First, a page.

in subparagraph (D), by striking direct any manufacturer and all that follows through and distributed in commerce and inserting direct any manufacturer or processor of a chemical substance, mixture, or project subject to title IV or V manufactured or processed in violation of a rule, order, or requirement under section 5 or 6 or title IV or V, and distributed in commerce.

(11)

Preemption

Section 18 of the Toxic Substances Control Act (15 U.S.C. 2617) is amended to read as follows:

18.

Preemption

Nothing in this Act affects the authority of a State or political subdivision of a State to establish or continue in effect any regulation of a chemical substance, mixture, or article containing a chemical substance or mixture.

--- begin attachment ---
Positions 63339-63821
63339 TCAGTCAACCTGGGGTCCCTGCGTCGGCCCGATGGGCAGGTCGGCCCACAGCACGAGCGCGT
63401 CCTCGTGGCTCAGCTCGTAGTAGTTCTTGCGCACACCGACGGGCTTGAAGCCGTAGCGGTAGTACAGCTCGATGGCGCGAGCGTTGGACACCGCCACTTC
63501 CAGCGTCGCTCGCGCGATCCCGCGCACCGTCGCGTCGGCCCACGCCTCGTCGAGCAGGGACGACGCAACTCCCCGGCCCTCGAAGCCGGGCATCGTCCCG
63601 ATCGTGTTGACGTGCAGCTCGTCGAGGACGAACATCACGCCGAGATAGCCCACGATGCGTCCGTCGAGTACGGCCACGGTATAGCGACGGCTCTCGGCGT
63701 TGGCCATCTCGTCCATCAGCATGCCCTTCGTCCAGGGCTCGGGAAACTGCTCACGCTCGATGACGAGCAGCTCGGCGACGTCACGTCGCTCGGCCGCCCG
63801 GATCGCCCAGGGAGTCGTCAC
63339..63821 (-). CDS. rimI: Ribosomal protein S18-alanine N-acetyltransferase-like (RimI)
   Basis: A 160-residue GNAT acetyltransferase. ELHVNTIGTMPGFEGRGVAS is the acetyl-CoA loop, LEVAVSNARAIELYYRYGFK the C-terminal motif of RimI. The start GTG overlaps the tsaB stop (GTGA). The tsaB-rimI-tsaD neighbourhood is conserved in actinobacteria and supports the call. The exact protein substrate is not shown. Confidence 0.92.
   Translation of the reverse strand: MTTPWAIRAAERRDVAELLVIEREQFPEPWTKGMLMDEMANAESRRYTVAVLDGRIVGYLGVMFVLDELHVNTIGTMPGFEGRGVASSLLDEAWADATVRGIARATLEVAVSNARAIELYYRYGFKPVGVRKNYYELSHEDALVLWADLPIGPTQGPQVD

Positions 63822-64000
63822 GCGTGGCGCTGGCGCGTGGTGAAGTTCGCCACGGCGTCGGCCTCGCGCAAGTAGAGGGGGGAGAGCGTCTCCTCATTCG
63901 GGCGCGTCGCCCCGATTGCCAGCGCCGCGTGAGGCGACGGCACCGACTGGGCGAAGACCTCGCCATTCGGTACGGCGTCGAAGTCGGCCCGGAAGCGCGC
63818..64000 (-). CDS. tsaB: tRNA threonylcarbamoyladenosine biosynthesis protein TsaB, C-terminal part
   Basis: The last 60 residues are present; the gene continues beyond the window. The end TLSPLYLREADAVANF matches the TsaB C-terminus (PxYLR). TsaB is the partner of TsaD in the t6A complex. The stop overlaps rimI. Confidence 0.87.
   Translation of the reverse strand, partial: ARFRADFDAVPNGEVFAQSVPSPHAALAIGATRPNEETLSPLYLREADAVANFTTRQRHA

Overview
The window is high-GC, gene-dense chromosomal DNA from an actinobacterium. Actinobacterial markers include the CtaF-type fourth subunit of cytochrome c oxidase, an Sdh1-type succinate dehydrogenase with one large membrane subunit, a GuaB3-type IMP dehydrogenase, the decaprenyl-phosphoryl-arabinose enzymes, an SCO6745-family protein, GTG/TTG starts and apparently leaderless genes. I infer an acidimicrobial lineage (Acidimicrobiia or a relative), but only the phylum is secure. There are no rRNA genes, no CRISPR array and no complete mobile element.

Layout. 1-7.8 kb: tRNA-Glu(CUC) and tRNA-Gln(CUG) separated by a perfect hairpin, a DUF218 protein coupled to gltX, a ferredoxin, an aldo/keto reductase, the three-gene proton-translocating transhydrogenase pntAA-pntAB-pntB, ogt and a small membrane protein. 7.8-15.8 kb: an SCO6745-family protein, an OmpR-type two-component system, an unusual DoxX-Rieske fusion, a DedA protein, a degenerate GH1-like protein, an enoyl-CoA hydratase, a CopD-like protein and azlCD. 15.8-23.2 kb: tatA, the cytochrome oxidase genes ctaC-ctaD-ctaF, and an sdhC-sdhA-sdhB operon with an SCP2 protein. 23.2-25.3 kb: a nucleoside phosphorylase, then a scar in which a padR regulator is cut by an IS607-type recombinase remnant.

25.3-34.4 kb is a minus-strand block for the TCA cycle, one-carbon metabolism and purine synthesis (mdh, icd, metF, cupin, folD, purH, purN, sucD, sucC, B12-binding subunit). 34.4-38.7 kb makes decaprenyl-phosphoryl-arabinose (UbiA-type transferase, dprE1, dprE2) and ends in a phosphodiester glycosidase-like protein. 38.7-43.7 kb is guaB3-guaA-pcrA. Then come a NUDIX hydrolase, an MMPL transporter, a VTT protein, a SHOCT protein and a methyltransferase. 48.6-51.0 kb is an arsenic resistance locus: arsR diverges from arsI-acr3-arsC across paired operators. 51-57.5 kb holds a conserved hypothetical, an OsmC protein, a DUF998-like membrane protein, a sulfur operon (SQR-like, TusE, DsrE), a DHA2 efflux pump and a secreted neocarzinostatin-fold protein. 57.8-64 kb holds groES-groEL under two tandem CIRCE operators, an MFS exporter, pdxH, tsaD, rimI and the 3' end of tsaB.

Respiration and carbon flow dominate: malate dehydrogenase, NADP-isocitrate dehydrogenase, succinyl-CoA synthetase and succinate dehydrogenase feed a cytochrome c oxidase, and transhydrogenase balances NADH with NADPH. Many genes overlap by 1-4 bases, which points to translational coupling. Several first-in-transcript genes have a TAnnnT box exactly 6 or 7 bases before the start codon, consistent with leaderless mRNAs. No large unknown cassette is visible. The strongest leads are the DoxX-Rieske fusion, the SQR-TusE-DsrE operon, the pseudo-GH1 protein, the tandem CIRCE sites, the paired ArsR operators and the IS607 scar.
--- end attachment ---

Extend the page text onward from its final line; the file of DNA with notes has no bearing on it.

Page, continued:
.

(12)

Judicial review

Section 19 of the Toxic Substances Control Act (15 U.S.C. 2618) is amended—

(A)

in subsection (a)—

(i)

in paragraph (1)—

(I)

in subparagraph (A), in the first sentence, by striking title II or IV and inserting title II, IV, or V; and

(II)

in subparagraph (B), by inserting or title V after section 6(b)(1); and

(ii)

in paragraph (3), by striking subparagraph (B) and inserting the following:

(B)

with respect to a rule or finding under section 4, 5, or 6, or title IV or V, the finding required for the issuance of the rule;

; and

(B)

in subsection (c)(1)(B)—

(i)

in clause (i), by inserting , or title V, after 6(e); and

(ii)

in clause (iii)(I), by striking section 6(c)(1), or and inserting section 6(c)(1) or title V; or.

(13)

Citizens’ civil actions

Section 20(a)(1) of the Toxic Substances Control Act (15 U.S.C. 2619(a)(1)) is amended by striking title II or IV each place it appears and inserting title II, IV, or V.

(14)

Citizens’ petitions